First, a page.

Night of Nights is an annual event held on the 12th of July by the Maritime Radio Historical Society (MRHS) to commemorate the history of maritime radio and the closing of commercial Morse operations in the USA. These on-the-air events are intended to honor the men and women who followed the radiotelegraph trade on ships and at coast stations around the world and made it one of honor and skill.

Once, the maritime mobile bands were populated edge to edge with powerful coast stations operating from virtually every country on every continent. Once, the ships of world trade and the great passenger liners filled the air with their radiograms—and with their calls for help when in danger on the sea. Now those bands are largely silent.

MRHS member Richard Dillman shares what it was like for many radiotelegraphers:

12 July 1999 was a sad day for many of us. We knew it was coming but when the end finally arrived it was a shock. I was there.

It was the supposed last day of Morse code. The final sign off took place at a remote station on the Pacific coast. Women attending the event were dressed as if at a funeral. Grizzled, hard bitten old men, the kind you wouldn't mess with in a bar room, had tears in their eyes as the last messages was keyed out to the world at 0000 gmt. And then there was silence.

It was just beeps in the air. But that's how much Morse code means to the men and women who made the profession of radiotelegrapher one of honor and skill.

But the prediction of the death of Morse code was not to be fulfilled. On that day the Maritime Radio Historical Society was born. On that day we began plans to restore a Morse code radio station—the famous KPH. One year later we held the first "Night of Nights" when not only KPH but other coast stations appeared once again on the air. Every year since we have commemorated that date by returning these stations to the air and thereby, we hope, honoring the men and women who came before us.

Once a year the Maritime Radio Historical Society returns stations KPH and KFS to the air. Other historic stations often join in. Calls from ships at sea make the event seem as if the golden age of maritime radio has returned.

K6KPH, the amateur radio station of the Maritime Radio Historical Society, will also be on the air receiving signal reports and messages from Morse code enthusiasts around the world. This gives Maritime Radio Historical Society information about how well the stations are being heard and gives amateur stations the experience of what it was like to work a real coast station.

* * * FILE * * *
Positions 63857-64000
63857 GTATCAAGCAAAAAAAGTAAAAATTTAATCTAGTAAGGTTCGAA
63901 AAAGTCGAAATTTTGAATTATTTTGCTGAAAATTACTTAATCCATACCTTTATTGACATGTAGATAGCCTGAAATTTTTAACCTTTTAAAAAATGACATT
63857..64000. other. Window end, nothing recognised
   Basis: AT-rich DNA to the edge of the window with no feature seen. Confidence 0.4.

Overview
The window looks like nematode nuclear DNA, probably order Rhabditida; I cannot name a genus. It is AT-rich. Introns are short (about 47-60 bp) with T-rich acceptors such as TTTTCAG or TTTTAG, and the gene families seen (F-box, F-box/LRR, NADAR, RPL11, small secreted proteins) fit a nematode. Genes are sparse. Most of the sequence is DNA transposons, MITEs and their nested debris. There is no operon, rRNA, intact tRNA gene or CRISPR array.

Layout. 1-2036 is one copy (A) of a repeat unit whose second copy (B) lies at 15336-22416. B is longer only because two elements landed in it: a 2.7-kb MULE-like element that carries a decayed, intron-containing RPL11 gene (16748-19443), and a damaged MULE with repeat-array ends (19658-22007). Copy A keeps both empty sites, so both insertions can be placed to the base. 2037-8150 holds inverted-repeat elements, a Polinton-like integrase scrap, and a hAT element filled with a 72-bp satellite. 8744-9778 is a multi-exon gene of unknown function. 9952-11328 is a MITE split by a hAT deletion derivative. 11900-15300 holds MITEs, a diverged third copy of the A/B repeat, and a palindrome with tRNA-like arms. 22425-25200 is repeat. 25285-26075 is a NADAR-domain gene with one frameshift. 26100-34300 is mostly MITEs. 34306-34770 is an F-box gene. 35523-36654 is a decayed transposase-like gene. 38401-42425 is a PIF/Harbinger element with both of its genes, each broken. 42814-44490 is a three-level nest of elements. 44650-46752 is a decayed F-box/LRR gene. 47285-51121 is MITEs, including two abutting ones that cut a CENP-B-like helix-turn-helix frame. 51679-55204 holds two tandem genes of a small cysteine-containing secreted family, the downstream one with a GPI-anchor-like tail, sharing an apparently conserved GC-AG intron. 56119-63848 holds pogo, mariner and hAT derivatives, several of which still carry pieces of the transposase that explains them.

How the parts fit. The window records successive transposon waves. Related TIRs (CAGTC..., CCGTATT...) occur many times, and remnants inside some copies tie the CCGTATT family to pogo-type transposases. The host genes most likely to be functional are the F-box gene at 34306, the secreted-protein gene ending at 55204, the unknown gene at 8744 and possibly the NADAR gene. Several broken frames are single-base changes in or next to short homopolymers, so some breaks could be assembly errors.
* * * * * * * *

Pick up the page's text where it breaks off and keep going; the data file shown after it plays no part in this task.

The transmitters are located 18 miles south of Point Reyes in Bolinas at the transmitting station established in 1913 by the American Marconi Co. The original KPH transmitters, receivers and antennas are used to activate frequencies in all the commercial maritime HF bands and on MF as well.

Many of the KPH transmitters are 50s vintage RCA sets. KFS uses a 1940s vintage Press Wireless PW-15 transmitter on 12Mc. This is the transmitter that was in service at KFS on the "last day" of American Morse and is thought to be the last PW-15 in service in the world. The transmitting antennas include a Marconi T for MF, double extended Zepps for 4, 6, and 8Mc, and H over 2s for 12, 16, and 22Mc.

KPH sends traffic lists, weather, and press broadcasts as well as special commemorative messages, some of which are sent by hand. At other times the KPH and KFS repeating message (called the "wheel") is sent to mark the transmitting frequencies.

KPH and KSM are operated by the Maritime Radio Historical Society in cooperation with the Point Reyes National Seashore.

Further information on this event may be found on the Maritime Radio Historical Society web site or by contacting the MRHS by email or by phone at 415-990-7090.

Visit our Historic KPH Maritime Radio Receiving Station and Cypress Tree Tunnel page for more information on visiting the site at other times of the year and our Communications at Point Reyes page for more information about RCA / Marconi Wireless Stations in the Point Reyes area.

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Last updated: July 5, 2020